Web3 & Blockchain in Global Commerce

Global commerce has grown in complexity and magnitude over millennia, but its processes remain relatively unchanged. Enter blockchain—the Internet of Value. For the first time in human history, individuals and organizations can manage and trade their assets digitally, peer to peer.  This four-course Specialization introduces you to the world of blockchain technology for global commerce—explaining what blockchain is, how it works, and why it is revolutionary. You will learn about various categories of digital assets and the ways they can be transacted on a blockchain. You will learn how blockchain is disrupting global supply chains, including how it will transform the practices of operations, logistics, procurement and purchasing, transportation, customs and border control, trade finance and insurance, manufacturing, and inventory management—making the whole network more adaptable and responsive to demand fluctuations and crisis. You will also learn about industry consortia and the idea of coopetition—a strategy of cooperating with competitors for defined purposes to cultivate a new economic ecosystem that benefits all participants.

In the final course, learners will synthesize their learning into a project deliverable called a Blockchain Opportunity Analysis.  Here, learners will identify a specific need or problem in global commerce that could potentially be solved using blockchain or Web3 technologies.  Learners will then investigate possible solutions to this problem, including the business model considerations required to bring this idea to fruition. As an outcome of this Specialization, learners will walk away with a consolidated, peer-reviewed Blockchain Opportunity Analysis, which can be used to pitch their idea to their organization or to potential investors.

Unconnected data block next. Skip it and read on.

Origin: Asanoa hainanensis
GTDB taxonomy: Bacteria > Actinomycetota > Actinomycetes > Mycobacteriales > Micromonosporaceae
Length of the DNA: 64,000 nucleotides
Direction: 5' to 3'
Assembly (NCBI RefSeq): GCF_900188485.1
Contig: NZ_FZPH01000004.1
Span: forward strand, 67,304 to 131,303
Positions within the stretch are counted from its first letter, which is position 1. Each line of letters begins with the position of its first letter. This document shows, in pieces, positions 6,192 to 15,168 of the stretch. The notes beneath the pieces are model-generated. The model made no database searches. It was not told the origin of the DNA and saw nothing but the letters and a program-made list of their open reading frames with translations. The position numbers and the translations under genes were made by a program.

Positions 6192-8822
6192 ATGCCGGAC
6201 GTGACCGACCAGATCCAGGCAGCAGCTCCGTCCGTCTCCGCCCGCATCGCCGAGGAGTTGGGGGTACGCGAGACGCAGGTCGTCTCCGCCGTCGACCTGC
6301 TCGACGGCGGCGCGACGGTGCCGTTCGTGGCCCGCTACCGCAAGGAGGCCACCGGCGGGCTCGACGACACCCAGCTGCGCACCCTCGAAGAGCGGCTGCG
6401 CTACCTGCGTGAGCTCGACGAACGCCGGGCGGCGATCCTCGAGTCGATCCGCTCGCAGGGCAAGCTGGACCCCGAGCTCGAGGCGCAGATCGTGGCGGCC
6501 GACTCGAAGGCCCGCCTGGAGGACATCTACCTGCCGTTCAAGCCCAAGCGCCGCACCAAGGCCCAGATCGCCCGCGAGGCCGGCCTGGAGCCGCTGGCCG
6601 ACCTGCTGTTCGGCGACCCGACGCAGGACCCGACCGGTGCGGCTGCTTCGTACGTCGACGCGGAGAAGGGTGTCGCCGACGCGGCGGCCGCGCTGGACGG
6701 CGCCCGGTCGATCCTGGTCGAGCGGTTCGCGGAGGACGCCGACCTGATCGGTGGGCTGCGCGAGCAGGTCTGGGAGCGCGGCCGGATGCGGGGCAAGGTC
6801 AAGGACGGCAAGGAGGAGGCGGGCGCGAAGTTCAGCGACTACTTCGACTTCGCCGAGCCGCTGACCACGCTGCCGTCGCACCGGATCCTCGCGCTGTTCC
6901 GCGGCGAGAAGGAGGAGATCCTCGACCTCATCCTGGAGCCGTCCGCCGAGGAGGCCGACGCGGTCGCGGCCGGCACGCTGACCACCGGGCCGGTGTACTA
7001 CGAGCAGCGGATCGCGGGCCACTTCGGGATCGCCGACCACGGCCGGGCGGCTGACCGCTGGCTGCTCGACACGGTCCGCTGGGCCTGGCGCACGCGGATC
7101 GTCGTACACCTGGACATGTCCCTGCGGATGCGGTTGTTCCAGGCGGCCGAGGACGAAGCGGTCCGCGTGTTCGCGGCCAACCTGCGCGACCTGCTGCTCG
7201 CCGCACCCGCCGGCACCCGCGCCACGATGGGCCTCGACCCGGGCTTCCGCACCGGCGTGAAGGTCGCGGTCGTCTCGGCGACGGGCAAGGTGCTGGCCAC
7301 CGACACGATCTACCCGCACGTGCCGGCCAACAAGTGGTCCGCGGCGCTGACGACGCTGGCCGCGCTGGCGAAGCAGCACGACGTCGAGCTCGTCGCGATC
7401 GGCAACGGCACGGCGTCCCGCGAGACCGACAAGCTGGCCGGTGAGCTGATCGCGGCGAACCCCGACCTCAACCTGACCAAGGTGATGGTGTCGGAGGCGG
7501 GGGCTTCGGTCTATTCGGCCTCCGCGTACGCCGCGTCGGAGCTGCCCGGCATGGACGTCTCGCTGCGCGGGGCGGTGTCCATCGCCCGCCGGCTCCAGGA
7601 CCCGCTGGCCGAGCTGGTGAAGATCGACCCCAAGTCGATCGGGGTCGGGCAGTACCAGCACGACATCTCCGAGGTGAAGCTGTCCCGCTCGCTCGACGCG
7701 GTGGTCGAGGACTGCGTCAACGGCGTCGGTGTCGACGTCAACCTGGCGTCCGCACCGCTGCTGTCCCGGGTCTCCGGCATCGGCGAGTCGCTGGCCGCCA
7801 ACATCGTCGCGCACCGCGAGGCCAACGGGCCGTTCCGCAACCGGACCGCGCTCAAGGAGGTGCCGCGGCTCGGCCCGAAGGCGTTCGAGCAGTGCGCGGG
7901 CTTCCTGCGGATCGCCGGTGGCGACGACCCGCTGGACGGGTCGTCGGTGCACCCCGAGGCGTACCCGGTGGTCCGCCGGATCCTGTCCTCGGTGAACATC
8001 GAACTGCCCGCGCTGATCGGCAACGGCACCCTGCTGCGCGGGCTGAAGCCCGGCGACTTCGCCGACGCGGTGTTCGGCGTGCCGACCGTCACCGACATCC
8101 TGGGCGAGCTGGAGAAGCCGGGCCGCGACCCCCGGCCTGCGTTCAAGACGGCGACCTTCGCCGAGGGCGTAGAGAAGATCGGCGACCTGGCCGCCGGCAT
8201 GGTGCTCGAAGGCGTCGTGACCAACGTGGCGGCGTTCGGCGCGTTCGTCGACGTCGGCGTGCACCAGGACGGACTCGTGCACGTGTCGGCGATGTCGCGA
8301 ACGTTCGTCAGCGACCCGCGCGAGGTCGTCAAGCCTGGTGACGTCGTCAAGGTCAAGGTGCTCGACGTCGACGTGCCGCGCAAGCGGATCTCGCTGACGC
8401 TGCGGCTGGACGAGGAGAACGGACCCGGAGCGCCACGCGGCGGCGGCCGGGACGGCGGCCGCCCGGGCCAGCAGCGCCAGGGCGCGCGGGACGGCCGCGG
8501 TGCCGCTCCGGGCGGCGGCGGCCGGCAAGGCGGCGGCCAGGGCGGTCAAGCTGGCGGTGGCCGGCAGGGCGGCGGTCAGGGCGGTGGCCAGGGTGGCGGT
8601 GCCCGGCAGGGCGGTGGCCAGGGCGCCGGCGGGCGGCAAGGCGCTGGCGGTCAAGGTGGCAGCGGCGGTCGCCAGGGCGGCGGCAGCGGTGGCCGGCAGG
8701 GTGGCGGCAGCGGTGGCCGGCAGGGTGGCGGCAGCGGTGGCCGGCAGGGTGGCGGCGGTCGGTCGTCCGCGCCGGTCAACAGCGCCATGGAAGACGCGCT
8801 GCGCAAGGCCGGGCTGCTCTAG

Development of this Specialization was made possible thanks to the generous support of FedEx. All content for this Specialization has been written and/or reviewed by the Blockchain Research Institute and approved by INSEAD to ensure it is pedagogically sound, unbiased, and academically rigorous.​


  • The roles of key participants in the global trade network and where the needs of each participant align with the value characteristics of blockchain
  • What it means to “tokenize” an asset, and approaches to securing the physical-digital interface
  • Blockchain solutions for provenance, traceability, ethical sourcing, and asset life-cycle management
  • How blockchain consortia may vary with respect to their purpose, activities, membership models, beneficiaries, and governance models
  • Some of the benefits and key considerations concerning shared standards for blockchain and digital assets